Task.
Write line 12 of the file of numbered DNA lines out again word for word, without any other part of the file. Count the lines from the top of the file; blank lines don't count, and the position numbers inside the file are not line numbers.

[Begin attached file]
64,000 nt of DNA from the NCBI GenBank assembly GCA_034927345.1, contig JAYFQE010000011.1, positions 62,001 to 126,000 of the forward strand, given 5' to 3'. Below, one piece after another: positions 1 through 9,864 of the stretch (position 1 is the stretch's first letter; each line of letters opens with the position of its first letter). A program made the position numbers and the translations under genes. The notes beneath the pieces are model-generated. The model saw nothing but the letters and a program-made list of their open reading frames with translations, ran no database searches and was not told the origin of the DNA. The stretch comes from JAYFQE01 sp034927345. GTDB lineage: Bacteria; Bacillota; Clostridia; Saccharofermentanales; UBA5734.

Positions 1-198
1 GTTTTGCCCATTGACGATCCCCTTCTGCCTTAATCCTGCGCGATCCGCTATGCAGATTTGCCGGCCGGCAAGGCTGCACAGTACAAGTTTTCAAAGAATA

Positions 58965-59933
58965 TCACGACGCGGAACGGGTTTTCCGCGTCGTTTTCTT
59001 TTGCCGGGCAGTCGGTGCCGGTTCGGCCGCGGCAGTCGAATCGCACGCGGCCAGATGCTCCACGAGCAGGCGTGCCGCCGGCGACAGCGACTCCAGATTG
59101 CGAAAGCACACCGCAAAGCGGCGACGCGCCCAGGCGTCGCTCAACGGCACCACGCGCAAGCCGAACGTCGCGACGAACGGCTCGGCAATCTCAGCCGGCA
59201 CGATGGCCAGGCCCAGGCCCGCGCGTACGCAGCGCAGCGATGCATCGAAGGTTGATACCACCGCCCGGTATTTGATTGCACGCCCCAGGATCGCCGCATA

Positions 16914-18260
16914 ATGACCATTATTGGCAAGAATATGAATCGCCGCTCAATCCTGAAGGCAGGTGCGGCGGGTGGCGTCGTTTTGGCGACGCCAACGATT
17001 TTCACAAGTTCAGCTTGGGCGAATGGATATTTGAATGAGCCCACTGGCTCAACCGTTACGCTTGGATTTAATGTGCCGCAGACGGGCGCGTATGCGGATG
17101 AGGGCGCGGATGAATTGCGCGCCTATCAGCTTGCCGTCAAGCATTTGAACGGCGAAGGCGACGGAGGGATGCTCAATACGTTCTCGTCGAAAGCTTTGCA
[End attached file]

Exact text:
17101 AGGGCGCGGATGAATTGCGCGCCTATCAGCTTGCCGTCAAGCATTTGAACGGCGAAGGCGACGGAGGGATGCTCAATACGTTCTCGTCGAAAGCTTTGCA